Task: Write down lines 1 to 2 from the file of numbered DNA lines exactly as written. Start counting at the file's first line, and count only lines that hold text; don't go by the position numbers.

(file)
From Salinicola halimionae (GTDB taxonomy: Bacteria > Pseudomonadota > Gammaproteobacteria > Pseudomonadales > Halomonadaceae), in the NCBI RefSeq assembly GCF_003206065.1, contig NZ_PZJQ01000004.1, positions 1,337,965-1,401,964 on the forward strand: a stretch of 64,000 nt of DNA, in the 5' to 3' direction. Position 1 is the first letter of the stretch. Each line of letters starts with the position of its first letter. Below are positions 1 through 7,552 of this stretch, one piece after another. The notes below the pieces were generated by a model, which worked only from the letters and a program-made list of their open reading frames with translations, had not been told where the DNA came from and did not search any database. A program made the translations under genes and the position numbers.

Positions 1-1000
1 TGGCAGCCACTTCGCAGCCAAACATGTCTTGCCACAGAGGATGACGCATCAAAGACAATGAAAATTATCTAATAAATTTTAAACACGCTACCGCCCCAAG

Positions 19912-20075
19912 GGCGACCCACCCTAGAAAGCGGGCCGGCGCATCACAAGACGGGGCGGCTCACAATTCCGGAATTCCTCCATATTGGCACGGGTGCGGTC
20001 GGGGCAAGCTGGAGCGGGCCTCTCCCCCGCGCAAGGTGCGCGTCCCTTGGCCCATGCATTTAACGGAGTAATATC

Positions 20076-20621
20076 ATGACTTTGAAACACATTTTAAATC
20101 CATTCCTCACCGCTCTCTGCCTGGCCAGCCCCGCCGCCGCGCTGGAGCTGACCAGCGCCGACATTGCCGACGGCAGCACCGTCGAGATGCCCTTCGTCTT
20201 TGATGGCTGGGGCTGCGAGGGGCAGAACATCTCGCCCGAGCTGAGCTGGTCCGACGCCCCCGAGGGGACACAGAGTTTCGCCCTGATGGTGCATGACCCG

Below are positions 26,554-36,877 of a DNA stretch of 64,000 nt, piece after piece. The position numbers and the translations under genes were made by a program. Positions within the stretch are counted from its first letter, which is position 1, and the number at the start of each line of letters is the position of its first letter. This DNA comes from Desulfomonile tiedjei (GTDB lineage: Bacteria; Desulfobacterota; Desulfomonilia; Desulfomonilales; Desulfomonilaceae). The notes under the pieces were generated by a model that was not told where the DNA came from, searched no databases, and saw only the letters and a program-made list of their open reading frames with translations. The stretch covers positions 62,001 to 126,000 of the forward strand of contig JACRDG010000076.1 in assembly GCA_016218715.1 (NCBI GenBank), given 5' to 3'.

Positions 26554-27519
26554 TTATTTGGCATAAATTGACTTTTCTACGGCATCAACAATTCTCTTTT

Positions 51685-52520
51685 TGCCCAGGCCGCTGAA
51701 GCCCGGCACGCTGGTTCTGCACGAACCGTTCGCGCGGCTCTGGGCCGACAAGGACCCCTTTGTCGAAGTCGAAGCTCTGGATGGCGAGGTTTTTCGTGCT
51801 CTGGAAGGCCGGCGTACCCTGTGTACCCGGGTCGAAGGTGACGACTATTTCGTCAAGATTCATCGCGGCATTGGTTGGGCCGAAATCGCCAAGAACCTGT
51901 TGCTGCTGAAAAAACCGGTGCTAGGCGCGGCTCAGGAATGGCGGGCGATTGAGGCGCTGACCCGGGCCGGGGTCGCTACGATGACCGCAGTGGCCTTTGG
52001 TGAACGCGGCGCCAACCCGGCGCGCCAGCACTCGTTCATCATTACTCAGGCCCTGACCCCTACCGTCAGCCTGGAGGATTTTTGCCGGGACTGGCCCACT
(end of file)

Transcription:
From Salinicola halimionae (GTDB taxonomy: Bacteria > Pseudomonadota > Gammaproteobacteria > Pseudomonadales > Halomonadaceae), in the NCBI RefSeq assembly GCF_003206065.1, contig NZ_PZJQ01000004.1, positions 1,337,965-1,401,964 on the forward strand: a stretch of 64,000 nt of DNA, in the 5' to 3' direction. Position 1 is the first letter of the stretch. Each line of letters starts with the position of its first letter. Below are positions 1 through 7,552 of this stretch, one piece after another. The notes below the pieces were generated by a model, which worked only from the letters and a program-made list of their open reading frames with translations, had not been told where the DNA came from and did not search any database. A program made the translations under genes and the position numbers.

Positions 1-1000